“The higher the pressure of the particular round, the more effective the brake. I have over 20 rifles with brakes. The 220 Swift is the king of reduction. Followed very closely by the 25-06, 6mm Remington, any Weatherby small bore. With a proper brake and a hot handload under a 40 gr bullet, the Swift will move 1/2″ to the rear and 0 muzzle rise! Big boomers with low pressure like 45-70s and shot guns benefit the least.” [Editor’s Note: Roy is judging effectiveness by the percentage of recoil reduction rather than absolute levels of recoil. Obviously if you start with a heavier-recoiling round, the absolute amount of recoil energy reduction is greater. Roy is really talking about efficiency–brakes are most efficient when used with high-pressure cartridges.]

Installation is Key to Accuracy
Roy’s findings are fascinating and suggest that further study of muzzle brakes is warranted. But we can all agree that precision installation of the brake is essential for accuracy. A poorly-installed, mis-aligned brake will degrade accuracy, that is well-known.

Harrell’s Precision has made tens of thousands of muzzle brakes, in many styles and port arrangements. The Harrell brothers offer some good advice for gunsmiths installing brakes: “Muzzle brakes aren’t magic, they reduce recoil by redirecting exiting gas. What’s important is that they are straight and the threads are perpendicular with the base. The only way to get the base and threads perpendicular is to thread, not tap, them on a lathe.”

Permalink - Articles, Gunsmithing 2 Comments »
November 19th, 2008 Package Deal on Nikon Scope and Rangefinder

Here’s a sweet deal for a hunter looking for a 3-9 power scope and laser rangefinder for a low total cost. Currently, SWFA ( is offering a Package Deal. For just $349.95 total you get a Nikon 3-9×40 ProStaff BDC Scope, plus a Nikon ProStaff Laser 550 Rangefinder (with case). Nikon even kicks in a $50.00 Nikon ProGear Gift Card.

Nikon BDC Scope and Rangefinder

The 12.3″-long scope features low-profile windage and elevation knobs and weighs just 13.7 ounces. The ProStaff Rangefinder has a 6x21mm viewing lens, weighs just 6.3 ounces and is small enough to fit in a shirt pocket. The ProStaff 550 Rangefinder, by itself, sells for $185-$200 at other web vendors. This rangefinder has received generally quite positive reviews from Cabela’s customers. We suggest you read those reviews (in full) to decide whether the unit will meet your needs.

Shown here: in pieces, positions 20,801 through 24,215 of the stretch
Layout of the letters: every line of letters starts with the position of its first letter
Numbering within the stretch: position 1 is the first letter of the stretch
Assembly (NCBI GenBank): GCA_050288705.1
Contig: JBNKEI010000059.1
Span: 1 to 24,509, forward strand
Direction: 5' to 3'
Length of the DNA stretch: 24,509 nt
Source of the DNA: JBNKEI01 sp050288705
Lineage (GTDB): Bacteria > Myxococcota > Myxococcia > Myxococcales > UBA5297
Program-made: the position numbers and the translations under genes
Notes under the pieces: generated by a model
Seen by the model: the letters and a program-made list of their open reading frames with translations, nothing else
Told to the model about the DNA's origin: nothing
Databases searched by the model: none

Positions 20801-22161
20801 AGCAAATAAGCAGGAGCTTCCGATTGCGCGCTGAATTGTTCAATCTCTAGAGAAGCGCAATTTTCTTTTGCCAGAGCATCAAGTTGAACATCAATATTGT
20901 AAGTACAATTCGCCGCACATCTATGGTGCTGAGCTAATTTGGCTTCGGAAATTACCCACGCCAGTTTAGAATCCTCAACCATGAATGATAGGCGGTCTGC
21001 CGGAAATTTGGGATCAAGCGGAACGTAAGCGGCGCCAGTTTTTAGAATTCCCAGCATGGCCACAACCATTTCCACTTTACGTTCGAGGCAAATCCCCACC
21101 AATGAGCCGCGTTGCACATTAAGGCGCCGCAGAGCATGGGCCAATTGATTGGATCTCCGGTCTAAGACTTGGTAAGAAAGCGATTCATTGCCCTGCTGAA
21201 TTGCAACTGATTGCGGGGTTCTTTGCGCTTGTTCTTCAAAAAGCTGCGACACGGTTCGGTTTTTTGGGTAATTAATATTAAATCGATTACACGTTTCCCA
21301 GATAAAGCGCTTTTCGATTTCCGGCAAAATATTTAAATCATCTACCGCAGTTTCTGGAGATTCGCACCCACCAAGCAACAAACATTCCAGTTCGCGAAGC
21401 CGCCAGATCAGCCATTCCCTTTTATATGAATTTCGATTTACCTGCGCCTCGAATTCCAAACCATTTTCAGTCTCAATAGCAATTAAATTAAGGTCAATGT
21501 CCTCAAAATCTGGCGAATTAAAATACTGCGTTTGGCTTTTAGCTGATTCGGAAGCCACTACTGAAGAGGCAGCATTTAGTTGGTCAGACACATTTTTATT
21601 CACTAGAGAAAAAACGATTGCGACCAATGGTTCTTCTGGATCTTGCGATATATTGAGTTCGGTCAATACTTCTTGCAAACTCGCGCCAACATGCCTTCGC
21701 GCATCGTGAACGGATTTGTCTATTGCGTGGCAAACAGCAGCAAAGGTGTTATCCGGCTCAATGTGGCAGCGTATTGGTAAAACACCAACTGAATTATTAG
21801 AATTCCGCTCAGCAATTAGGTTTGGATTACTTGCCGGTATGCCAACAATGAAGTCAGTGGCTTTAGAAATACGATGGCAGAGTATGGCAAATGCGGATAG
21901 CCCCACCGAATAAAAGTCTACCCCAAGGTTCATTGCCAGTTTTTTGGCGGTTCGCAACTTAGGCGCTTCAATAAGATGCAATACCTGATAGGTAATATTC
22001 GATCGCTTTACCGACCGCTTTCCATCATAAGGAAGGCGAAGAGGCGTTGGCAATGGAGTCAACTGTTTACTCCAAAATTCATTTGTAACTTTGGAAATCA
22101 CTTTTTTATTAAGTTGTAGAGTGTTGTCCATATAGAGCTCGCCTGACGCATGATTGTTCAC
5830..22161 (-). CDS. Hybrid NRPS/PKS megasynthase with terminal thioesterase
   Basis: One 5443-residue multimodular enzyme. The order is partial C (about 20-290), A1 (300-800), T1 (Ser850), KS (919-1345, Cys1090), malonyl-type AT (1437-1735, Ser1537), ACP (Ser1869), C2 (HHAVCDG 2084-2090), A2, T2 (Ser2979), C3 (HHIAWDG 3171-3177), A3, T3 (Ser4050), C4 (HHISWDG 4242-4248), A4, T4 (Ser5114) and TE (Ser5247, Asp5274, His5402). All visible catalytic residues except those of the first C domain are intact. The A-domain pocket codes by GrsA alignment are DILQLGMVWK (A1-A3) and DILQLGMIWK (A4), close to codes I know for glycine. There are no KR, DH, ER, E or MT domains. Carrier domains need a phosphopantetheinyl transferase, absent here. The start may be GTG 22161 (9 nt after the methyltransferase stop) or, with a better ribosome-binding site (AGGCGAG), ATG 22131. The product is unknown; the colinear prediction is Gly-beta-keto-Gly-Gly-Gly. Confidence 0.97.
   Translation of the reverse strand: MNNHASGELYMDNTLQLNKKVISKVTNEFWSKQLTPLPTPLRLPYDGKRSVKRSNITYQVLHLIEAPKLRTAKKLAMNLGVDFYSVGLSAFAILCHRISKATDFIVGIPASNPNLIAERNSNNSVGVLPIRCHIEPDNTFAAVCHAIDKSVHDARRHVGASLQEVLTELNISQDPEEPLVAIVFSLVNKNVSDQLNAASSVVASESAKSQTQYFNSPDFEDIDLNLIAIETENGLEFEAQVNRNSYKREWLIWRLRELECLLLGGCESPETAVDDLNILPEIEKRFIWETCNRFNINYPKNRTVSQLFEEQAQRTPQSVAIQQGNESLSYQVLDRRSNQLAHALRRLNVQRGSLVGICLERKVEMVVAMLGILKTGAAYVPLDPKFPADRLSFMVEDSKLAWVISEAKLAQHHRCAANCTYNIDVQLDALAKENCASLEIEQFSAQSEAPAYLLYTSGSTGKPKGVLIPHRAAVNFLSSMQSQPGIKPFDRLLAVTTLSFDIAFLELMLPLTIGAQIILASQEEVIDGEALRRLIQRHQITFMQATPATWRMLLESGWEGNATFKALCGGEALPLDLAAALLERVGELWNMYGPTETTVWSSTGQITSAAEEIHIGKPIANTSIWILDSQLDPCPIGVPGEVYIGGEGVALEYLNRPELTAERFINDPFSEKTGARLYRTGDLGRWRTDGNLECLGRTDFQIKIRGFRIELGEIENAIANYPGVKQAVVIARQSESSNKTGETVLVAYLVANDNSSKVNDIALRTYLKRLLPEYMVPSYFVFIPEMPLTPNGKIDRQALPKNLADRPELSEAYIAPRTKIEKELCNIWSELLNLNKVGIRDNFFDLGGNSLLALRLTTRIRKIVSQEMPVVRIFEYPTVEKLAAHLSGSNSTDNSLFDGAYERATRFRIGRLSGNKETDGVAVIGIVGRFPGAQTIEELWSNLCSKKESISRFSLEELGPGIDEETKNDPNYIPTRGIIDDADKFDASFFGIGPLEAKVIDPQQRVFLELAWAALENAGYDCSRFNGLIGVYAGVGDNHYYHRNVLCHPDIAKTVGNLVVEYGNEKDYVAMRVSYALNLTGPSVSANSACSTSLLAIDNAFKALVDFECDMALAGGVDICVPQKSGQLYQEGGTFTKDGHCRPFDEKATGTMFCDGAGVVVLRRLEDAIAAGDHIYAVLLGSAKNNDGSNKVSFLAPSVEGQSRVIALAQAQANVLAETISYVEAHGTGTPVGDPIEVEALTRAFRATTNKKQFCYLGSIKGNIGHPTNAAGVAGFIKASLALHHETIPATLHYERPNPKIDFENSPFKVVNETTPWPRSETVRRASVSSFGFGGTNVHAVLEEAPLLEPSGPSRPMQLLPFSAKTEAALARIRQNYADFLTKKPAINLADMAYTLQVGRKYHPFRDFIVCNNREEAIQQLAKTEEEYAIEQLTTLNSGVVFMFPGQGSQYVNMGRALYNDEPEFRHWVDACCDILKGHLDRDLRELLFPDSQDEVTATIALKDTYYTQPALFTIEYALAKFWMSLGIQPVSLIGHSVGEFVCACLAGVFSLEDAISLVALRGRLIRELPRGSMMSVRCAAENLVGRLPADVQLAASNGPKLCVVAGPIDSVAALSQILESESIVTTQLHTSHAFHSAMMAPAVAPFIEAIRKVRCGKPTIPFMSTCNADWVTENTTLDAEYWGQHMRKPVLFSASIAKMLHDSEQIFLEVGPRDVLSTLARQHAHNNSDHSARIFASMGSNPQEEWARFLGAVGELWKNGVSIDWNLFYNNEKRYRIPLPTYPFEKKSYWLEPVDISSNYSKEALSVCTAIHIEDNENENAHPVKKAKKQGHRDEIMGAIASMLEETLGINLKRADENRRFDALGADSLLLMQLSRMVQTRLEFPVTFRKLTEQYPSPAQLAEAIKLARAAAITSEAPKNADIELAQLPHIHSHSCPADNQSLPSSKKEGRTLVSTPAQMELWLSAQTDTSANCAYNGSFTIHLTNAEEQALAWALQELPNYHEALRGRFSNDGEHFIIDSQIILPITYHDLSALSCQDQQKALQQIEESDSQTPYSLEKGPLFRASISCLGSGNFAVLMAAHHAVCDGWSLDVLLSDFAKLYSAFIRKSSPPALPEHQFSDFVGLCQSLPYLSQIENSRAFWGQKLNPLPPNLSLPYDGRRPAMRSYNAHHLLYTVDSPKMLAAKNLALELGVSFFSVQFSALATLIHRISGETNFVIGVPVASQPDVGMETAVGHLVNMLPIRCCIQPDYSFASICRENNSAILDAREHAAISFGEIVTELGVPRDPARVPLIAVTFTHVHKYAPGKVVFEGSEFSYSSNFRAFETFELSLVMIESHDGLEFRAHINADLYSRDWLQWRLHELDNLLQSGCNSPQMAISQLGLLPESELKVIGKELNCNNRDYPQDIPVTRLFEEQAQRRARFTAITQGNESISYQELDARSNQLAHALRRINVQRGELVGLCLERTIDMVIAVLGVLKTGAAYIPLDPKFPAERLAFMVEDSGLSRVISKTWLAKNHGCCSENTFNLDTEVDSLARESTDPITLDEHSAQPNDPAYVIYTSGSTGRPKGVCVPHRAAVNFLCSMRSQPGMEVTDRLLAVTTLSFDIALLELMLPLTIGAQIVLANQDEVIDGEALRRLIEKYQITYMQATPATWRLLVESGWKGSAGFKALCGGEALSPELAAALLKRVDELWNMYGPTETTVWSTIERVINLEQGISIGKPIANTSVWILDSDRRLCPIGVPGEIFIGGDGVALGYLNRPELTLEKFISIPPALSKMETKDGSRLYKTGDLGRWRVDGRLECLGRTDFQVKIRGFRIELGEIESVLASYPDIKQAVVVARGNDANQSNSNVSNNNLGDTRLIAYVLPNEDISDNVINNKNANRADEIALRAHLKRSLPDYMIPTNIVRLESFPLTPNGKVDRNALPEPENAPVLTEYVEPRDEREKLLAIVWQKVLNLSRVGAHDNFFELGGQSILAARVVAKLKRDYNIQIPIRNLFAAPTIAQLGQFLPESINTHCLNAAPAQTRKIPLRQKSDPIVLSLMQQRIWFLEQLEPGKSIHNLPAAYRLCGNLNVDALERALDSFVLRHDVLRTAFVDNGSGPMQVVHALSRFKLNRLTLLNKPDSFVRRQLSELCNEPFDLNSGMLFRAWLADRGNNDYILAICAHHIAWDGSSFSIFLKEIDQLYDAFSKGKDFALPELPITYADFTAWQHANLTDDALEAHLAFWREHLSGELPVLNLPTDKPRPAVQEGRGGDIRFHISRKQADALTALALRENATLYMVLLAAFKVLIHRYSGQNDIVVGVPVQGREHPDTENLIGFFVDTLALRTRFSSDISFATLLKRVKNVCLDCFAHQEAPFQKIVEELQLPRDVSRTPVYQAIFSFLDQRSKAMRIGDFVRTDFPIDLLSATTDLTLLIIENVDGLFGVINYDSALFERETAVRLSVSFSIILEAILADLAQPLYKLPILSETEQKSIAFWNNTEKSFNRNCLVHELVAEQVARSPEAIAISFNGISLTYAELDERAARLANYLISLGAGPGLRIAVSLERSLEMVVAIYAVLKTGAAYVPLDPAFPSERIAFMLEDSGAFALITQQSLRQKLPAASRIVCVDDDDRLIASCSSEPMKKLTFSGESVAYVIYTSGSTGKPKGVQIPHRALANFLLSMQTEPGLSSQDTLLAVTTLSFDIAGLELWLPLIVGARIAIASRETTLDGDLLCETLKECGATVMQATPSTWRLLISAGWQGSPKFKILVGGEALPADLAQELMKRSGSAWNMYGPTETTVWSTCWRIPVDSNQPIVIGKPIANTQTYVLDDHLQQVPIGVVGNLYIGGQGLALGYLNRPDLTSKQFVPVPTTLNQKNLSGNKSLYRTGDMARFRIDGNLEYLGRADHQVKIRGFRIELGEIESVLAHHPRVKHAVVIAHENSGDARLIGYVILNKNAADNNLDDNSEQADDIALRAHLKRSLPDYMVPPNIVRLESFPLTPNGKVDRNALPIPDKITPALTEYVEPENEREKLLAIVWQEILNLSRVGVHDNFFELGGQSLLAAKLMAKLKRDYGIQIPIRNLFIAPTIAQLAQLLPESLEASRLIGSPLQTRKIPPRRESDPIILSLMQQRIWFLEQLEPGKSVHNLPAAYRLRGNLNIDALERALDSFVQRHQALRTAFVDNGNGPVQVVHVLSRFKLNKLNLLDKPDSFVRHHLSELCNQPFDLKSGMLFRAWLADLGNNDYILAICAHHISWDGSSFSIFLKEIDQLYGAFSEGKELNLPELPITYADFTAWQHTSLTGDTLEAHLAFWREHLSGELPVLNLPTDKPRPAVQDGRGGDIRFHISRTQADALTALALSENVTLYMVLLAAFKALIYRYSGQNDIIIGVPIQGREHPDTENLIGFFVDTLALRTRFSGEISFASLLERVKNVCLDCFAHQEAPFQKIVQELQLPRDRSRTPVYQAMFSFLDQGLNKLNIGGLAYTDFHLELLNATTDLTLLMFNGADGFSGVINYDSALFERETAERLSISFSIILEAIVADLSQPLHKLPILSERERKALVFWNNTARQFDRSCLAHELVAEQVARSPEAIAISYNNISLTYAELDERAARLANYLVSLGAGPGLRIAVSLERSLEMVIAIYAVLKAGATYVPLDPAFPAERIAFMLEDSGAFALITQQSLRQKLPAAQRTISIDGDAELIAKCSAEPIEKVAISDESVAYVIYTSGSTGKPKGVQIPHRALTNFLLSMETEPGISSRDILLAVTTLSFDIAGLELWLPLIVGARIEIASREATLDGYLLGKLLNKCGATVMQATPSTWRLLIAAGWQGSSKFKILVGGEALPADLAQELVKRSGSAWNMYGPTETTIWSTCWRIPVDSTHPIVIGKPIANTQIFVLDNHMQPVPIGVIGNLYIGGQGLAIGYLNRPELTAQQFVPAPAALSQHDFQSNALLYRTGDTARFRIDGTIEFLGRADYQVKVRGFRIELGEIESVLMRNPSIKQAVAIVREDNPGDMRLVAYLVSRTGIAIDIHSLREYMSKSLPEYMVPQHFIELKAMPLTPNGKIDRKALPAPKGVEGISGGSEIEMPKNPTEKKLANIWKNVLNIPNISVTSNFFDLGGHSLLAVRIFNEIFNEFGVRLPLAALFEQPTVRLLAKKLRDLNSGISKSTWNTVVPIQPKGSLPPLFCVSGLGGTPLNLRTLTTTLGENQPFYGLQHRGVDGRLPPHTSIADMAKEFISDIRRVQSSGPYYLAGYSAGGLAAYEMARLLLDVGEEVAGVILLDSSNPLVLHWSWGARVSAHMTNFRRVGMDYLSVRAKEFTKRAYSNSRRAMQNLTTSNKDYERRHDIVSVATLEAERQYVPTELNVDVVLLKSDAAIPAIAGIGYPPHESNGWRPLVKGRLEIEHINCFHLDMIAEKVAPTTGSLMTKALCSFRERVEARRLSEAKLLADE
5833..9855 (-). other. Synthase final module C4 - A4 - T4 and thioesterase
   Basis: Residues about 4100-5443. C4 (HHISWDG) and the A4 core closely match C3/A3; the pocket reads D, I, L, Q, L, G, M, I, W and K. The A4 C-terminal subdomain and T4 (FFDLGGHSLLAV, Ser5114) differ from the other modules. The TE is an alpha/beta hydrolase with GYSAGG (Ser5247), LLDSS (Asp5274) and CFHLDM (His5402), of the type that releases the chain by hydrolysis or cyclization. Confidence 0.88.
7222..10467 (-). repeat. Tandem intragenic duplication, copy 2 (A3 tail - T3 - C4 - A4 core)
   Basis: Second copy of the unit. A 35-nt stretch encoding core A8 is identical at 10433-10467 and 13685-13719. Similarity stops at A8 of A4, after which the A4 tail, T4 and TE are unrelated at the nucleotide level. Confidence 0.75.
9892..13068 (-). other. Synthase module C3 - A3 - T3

Bullet-Drop-Compensating Reticle
Nikon’s BDC reticle features a conventional medium plex crosshair augmented by four hollow circles placed below center on the verticle line. The small circles provide additional aiming points corresponding to Point of Impact at different distances. This way, the theory goes, a hunter can easily move from one distance to another without the need to click different elevations with his scope turrets.

Nikon BDC reticle

The standard Nikon BDC is designed to be used with most standard centerfire cartridges with typical bullet weights, providing aiming points out to 500 yards with a 100-yard sight-in. With magnum cartridges and typical bullet weights, the same scopes with BDC reticles offer aiming points out to 600 yards with a 200-yard sight-in.

Many of our Forum members have tried Nikon scopes with the BDC reticle. The general consensus was that the crosshairs are quite thick so this reticle is best suited for larger game out to 300 yards or so. At longer ranges, the reticle can obscure small targets such as prairie dogs. For deer and antelope, this can be a good reticle choice.

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November 19th, 2008

Hodgdon Equivalents for ADI Powder Codes

Many of the most popular powders sold under the Hodgdon brand in the USA (including Varget and H4350) are made by ADI Ltd. in Australia. Some load manuals list ADI data, but not Hodgdon data, or vice-versa, so we’ve compiled this list of equivalent powders. If you can’t find a recommended load for a particular Hodgdon powder in your caliber, download the latest ADI Smokeless Powders Handloaders Guide, a 2.8 megabyte Acrobat file.

Here’s a list of ADI to Hodgdon Powder equivalents:

AP50N = (No Hodgdon)
AS50N = International
AP70N = Universal
AP100 = (No Hodgdon)